100_4110It’s been amazing to see how people from around the world search ‘chatuchak’ in the search engines. Many of them stranded at this blog.Well, the article about Chatuchak market here is quite…. adequate, I would say, even the posting is quite old. ‘Chatuchak’ refers to the infamous Chatuchak or Jatujak weekend market in Bangkok city. So what’s going on now at Chatuchak weekend market? Nothing is really changed I suppose. I know it from the tone of stories from old friends who are still staying in greater Bangkok. But let’s revisit it a moment.

Chatuchak Weekend Market – Map
Chatuchak Weekend Market, Other Ways to Get Some Baht – Photo Gallery
Chatuchak Weekend Market – Photo Gallery
Chatuchak Weekend Market – Shop and Eat (Halal Food)

People write tons of stories about the place. So let’s zoom it in at a particular part. Let’s go to the corner where music instruments are sold in a shop. The shop is owned by an old man who is an army retiree. He was a soldier and was a musician at the same time. He plays violin and guitar for sure (I saw him played) and probably other instruments. He used to play violin professionally and his skill even ever made him visit New York for a concert. He showed me his picture standing on a crossing boat at the bay. At the back, Liberty statue and the WTC twin tower were standing (it was before 9/11 for sure). The photographer was facing New York so he was at New Jersey side, I think.

She's a pro (credit: syafnee)

She’s a pro (credit: syafnee)

He told me stories of many things. His English was good. He told me that his son also had a shop of amulets and old bank notes. And he told me what amulets mean to Thai people. He said that if a man wore the amulet, it could protect him from mosquito bites and even bullets. Well, amulets are not good for pest control industries, I thought.

Beside his shop, there were chairs with children sit on them practicing violin. He nodded to the female instructor and told me that she was his daughter. There was kind of unusual – good one – feeling to see the little kids playing missed tones with their smiles at this quieter part of the market while vendors and shoppers were making a buzzing world a block away from there.

As the conversation went on, I started to wonder if could make an offer. I told him that I would buy a guitar (used one) with one condition. Maybe few months from now I would leave Thailand and so I would sell the guitar back to him by the time. He said yes. That is what so called trading-minded and a win-win for all. So I took the guitar.

Dogs in a basket. Want one? (credit: syafnee)

Dogs in a basket. Want one? (credit: syafnee)

Other time I went to Chatuchak, I spent time exploring the pet shops. Cats and dogs were sold in glass boxes/rooms and were just two of many species traded at this section. Pet food, fishing gears, aquariums, cages, all sorts of things necessary for making your pets healthy and comfortable or live in misery were available.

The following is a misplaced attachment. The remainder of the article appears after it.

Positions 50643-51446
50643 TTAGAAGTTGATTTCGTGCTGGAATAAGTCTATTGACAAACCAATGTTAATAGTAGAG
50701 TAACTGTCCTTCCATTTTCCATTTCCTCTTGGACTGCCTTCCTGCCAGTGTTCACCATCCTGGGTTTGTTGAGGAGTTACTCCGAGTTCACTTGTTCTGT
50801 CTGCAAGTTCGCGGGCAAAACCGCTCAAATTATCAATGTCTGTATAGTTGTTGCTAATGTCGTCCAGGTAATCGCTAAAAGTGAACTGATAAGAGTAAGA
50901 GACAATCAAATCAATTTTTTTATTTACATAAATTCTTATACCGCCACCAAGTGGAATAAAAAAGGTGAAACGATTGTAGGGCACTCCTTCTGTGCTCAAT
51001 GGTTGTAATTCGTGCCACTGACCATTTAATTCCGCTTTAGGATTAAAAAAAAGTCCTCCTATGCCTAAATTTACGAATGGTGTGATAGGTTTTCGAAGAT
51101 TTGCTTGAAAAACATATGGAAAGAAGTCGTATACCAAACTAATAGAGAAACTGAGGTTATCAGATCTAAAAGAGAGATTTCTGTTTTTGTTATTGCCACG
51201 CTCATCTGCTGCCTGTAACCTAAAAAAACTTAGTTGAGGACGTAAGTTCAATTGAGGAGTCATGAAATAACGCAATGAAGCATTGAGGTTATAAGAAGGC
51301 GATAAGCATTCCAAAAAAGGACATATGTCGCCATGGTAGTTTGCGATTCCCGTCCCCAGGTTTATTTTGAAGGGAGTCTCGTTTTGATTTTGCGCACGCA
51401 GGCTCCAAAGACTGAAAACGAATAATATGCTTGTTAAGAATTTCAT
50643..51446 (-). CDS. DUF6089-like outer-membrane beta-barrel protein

I just read online news this morning that in 2013, Thai government will declare 2013 the Year of Intellectual Property Rights Protection to demonstrate the Kingdom’s commitment to recognition of IPR. The Intellectual Property Department will closely cooperate with the Royal Thai Police to suppress violations such as manufacturing, importing and trading of counterfeit goods, and will also work with the Education Ministry to increase awareness of IPR among Thai youth. What is the meaning of that?

Is it Bangkok or Ankara?? (credit: syafnee)

Is it Bangkok or Ankara?? (credit: syafnee)

It means that you will probably need to try harder to find counterfeit shirts, bags, jeans, etc. of famous brands that are now freely traded in Thai markets, including Chatuchak. The objects of the operation will mainly be Panthip Plaza, Klong Thom, Saphan Lek, Baan Mor, Chatuchak, MBK Shopping Centre, Siam Square, Sukhumvit Road and Patpong Market in Bangkok; Karon Beach/Patong in Phuket; IT City in Pattaya; and the Rong Klua Market/Friendship Border Market area at the Aranyaprathet border crossing with Cambodia. They are so called ‘red zones’. I call them heavens of piracy and counterfeiting. I find places like them too in my country, to be honest. And of course there are them anywhere in the world.

Violins and guitars, amulets and bank notes, cats and dogs are no exception to be counterfeited. Cats and dogs? Well, nothing like pet cloning happens now in Thailand. Not yet at least. So they are safe from forgery. So we’ll see what the face of Thai market this year will be with the enforcement of the law. But sure, we’ll still find fresh unripe mango that I love so much anywhere in the markets and on the roadsides. What about Turkish ice cream??

Wassalam

Syafnee
(2/8/13)